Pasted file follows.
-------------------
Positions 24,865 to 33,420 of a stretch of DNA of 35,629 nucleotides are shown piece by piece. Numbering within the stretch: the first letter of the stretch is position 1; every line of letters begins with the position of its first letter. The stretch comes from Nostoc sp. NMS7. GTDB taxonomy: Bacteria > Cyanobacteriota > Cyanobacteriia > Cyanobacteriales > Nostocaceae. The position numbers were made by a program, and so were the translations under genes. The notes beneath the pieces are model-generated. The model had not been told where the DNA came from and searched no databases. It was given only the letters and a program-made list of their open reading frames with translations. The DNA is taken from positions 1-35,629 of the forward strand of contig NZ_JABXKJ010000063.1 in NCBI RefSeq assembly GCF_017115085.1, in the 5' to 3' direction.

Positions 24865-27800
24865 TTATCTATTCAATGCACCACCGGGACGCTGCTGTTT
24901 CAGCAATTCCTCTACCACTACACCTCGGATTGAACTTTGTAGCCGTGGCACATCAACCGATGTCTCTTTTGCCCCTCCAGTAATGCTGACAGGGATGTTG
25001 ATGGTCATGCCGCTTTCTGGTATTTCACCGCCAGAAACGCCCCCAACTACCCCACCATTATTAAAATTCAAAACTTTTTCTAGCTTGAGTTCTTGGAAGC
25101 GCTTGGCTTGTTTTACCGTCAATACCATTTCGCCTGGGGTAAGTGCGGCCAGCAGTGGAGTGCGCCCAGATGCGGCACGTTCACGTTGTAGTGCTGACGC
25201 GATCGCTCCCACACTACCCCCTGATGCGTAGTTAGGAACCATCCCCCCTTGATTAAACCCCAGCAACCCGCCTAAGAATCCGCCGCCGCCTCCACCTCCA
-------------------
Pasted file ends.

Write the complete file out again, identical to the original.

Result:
Positions 24,865 to 33,420 of a stretch of DNA of 35,629 nucleotides are shown piece by piece. Numbering within the stretch: the first letter of the stretch is position 1; every line of letters begins with the position of its first letter. The stretch comes from Nostoc sp. NMS7. GTDB taxonomy: Bacteria > Cyanobacteriota > Cyanobacteriia > Cyanobacteriales > Nostocaceae. The position numbers were made by a program, and so were the translations under genes. The notes beneath the pieces are model-generated. The model had not been told where the DNA came from and searched no databases. It was given only the letters and a program-made list of their open reading frames with translations. The DNA is taken from positions 1-35,629 of the forward strand of contig NZ_JABXKJ010000063.1 in NCBI RefSeq assembly GCF_017115085.1, in the 5' to 3' direction.

Positions 24865-27800
24865 TTATCTATTCAATGCACCACCGGGACGCTGCTGTTT
24901 CAGCAATTCCTCTACCACTACACCTCGGATTGAACTTTGTAGCCGTGGCACATCAACCGATGTCTCTTTTGCCCCTCCAGTAATGCTGACAGGGATGTTG
25001 ATGGTCATGCCGCTTTCTGGTATTTCACCGCCAGAAACGCCCCCAACTACCCCACCATTATTAAAATTCAAAACTTTTTCTAGCTTGAGTTCTTGGAAGC
25101 GCTTGGCTTGTTTTACCGTCAATACCATTTCGCCTGGGGTAAGTGCGGCCAGCAGTGGAGTGCGCCCAGATGCGGCACGTTCACGTTGTAGTGCTGACGC
25201 GATCGCTCCCACACTACCCCCTGATGCGTAGTTAGGAACCATCCCCCCTTGATTAAACCCCAGCAACCCGCCTAAGAATCCGCCGCCGCCTCCACCTCCA